• 91. Blood Glucose Monitoring Market is a HighlyAttractive Market More Than 80% of Strips are Used Market Offers Sustainable Growth(2) by Insulin Patients(1) No Generics Strip €bn Strip Usage Pyramid usage 12 CAGR (2005-2015e): 10.8 % 8% 10 8 6.8 7.4 Pump 6.6 5.7 Users 6 5.0 4.7 65% Intensive 4 Insulin Users 2 Conventional 23% Insulin + Basal 0 05 06 07 08 09 E E E E E E 11% 10 11 12 13 14 15 OAD Users ± GLP-1 20 20 20 20 20 20 20 20 20 20 20 BGM Market Sales Forecasts Diet & Exercise (No drugs) 1%(1) Proprietary Market Research(2) Source: Sanofi-aventis analysis using data from Boston Biomedical consultantsWorldwide Q1:10 Diabetes Products Quarterly ReviewSales 2010-2015=$69,248bn  data converted to € using 1.3€/$ 91
  • 92. Strong Partnership with Co-Development of innovative Consenus Error Grid Devices & Strips iBGStarTM Meter (mg/dL) 600 Supply via Commercialization through 500 sanofi-aventis 400 Co-exclusive access to patented Dynamic 300 ElectrochemistryTM 200 New levels of accuracy 100% iBGStarTM in highest accuracy area(1) translating into higher patient 100 safety No-coding, fully compliant 0 0 100 200 300 400 500 600 with FDA requirements Reference: YSI 2300 (mg/dL) (no GDH-PQQ )GDH-PQQ – Gglucose dehydrogenase pyrroloquinoline quinoneSource: AgaMatrix(1) Parkes, J.L., et al Diabetes Care; 23:1143-1148, 2000. 92
  • 93. Leading Innovation TowardsMobile Diabetes Management • First meter to connect to iPhone and iPod touch • Easy-to-use, no-coding • Discreet design • Applications to support Disease ManagementCE mark and 510 k submission planned in Q4 2010 for iBGStarTM 93
  • 94. Smartphone Platform ProvidingSuperior Applications for Patient Self-management Distribution of Smartphone Users Among Diabetes Population (U.S. estimates) million 14 12 3.1 10 2.6 65+ 8 2.0 45-64 6.5 6 1.5 5.3 20-44 4.1 4 1.1 3.1 2 2.1 4.1 2.6 3.3 1.3 1.9 0 2010 2011 2012 2013 2014 • Electronic logbook for blood glucose, insulin dose and carbohydrates • Color-coding for hypo-hyperglycaemia Smart phone usage of diabetic patients increasing from 17% today to 46% in 2014 • Seamless data exchange & communication Sources: AdMob Mobile Metrics Highlights May 2010, Gartner Mobile Trends 2010,CE mark and 510 k submission planned in Q4 2010 for iBGStarTM International Diabetes Federation website 94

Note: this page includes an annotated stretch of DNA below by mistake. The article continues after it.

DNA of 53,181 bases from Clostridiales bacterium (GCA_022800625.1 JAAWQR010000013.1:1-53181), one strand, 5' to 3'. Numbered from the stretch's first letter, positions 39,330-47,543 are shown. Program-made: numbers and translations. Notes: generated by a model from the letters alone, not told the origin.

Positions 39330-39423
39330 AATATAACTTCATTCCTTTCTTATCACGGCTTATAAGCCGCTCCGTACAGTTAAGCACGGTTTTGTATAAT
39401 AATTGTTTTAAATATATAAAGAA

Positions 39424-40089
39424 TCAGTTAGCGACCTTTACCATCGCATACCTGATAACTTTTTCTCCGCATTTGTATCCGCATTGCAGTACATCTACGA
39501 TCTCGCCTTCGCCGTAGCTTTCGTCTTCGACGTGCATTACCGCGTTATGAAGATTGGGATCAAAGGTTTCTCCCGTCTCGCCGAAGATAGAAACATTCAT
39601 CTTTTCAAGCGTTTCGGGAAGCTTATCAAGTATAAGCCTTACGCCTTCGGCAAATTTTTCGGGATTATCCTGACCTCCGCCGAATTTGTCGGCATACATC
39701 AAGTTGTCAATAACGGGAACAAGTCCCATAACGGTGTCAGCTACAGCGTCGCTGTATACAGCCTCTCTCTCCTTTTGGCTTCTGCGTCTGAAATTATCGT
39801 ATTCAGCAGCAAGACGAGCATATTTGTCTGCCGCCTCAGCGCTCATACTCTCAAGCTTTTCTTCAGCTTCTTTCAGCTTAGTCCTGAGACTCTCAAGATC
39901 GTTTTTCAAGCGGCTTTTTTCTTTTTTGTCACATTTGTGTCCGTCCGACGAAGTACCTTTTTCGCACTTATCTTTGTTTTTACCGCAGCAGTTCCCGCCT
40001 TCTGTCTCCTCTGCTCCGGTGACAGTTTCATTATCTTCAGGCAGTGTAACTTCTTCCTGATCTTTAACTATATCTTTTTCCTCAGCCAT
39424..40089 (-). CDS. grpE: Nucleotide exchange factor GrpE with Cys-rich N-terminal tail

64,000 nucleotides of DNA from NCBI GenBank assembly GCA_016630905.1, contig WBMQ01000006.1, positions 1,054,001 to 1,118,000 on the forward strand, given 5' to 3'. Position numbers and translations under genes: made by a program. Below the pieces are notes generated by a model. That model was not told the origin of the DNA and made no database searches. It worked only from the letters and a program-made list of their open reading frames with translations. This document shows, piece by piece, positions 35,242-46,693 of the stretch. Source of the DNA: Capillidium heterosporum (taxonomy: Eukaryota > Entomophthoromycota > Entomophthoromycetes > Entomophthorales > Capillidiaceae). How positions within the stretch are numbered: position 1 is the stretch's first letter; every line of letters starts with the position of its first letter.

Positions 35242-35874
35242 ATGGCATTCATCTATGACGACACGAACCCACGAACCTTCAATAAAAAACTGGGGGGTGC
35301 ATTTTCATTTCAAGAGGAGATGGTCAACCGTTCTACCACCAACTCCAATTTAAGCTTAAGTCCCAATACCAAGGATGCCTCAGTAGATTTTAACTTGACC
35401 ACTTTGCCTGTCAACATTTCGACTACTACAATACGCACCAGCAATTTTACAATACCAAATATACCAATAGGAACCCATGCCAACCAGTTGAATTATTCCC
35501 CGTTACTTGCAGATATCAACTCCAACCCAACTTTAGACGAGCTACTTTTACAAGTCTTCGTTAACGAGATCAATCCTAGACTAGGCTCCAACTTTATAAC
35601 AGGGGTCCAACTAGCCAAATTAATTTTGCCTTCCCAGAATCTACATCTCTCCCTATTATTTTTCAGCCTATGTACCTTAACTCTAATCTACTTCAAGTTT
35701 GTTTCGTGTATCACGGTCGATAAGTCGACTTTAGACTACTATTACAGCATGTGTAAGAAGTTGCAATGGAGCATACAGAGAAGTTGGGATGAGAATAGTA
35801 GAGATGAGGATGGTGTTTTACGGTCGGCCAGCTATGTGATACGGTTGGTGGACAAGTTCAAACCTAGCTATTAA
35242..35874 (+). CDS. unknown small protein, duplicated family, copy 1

• 95. Designed by Listening to Patients Mini-USB for data Mini-USB for data transfer to PC transfer to PC Meal-time tagging Meal-time tagging for glucose patterns Easy-to-use meter Easy-to-use meter for glucose patterns No coding Positive feedback Positive feedback No coding Large, backlit display Large, backlit display Patented Dynamic Electrochemistry® for assured accuracy Integrated Support Services24h / 7d for Insulins, SoloSTAR® / ClikSTAR® and iBGStarTM 95
  • 96. All Elements in Place for Successful BGM Market Entry Advanced technology: Launches in U.S., Germany and Expertise with pen devices France early Q1 2011 Further roll-out across Europe Strong commercial presence in 2011 Physicians, nurses, pharmacies Asia and Latin America launches planned for 2012 Business model leveraging synergies Diabetes sales forces for HCPs DTC for patients Distribution: Wholesalers, pharmacy CE mark and 510K obtained for and mail-order BGStar® Customer service integrating Lantus® CE mark and 510 k submission planned in Q4 2010 for iBGStarTM Revenues on sales of strips Positive halo effect expected on Lantus® and other products 96
  • 97. BGStar® and iBGStarTM: Introductory video 97